Historically, women were not encouraged to make art, and were often not even allowed to study. If they were able to make art at all, they were hardly included in the art world where white men were dominant.
Things are starting to change, but the European average number of female artists in museum collections remains below 20 percent and S.M.A.K. unfortunately doesn’t surpass this. On International Women's Day however, we jump from the acquisition of Meret Oppenheim’s work in 1999 to the acquisition of Elke Andreas Boon’s work in 2021.
Meret Oppenheim is considered one of the most important female artists of the 20th century. As a key figure within the Surrealist movement, Oppenheim became famous for her playful yet alienating assemblages in which she juxtaposed everyday objects, often drawn from the domestic sphere, like in 'Blauer Aschenbecher und ein Päckchen Parisiennes'.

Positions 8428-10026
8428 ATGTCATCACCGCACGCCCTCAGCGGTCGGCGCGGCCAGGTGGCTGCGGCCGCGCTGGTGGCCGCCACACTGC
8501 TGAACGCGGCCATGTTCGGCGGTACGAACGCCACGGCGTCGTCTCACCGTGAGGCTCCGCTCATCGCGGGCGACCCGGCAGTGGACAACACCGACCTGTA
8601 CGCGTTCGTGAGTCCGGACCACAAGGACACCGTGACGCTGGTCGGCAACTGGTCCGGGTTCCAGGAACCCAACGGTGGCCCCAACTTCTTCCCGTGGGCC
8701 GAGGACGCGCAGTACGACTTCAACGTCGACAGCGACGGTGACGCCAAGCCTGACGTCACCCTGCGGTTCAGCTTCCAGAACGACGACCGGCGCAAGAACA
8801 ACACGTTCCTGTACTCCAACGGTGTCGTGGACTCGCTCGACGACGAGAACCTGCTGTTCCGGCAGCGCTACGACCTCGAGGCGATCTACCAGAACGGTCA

She was fascinated by the analytical psychology of Jung and addressed themes such as metamorphosis, the cosmic, the supernatural and explored the tension between life and death. She often alluded to the female identity and sexuality. During her career she has taken a special position around gender, feminism and the oppression and position of women in society and in art.
The work of Elke Andreas Boon, on the other hand, is one of the most recently acquired artworks in 2021. ‘The Combing' is a kind of a pas de deux in which two young women are combing each other's hair, but within the context of the whole, they are 'organizing' the hair which is a different interpretation of the specific everyday act. Trying to arrange yourself and things around you properly but what and whom for?
Her work is part of one of the 281 artworks that were bought by the Flemish Government for the Collection of the Flemish Community.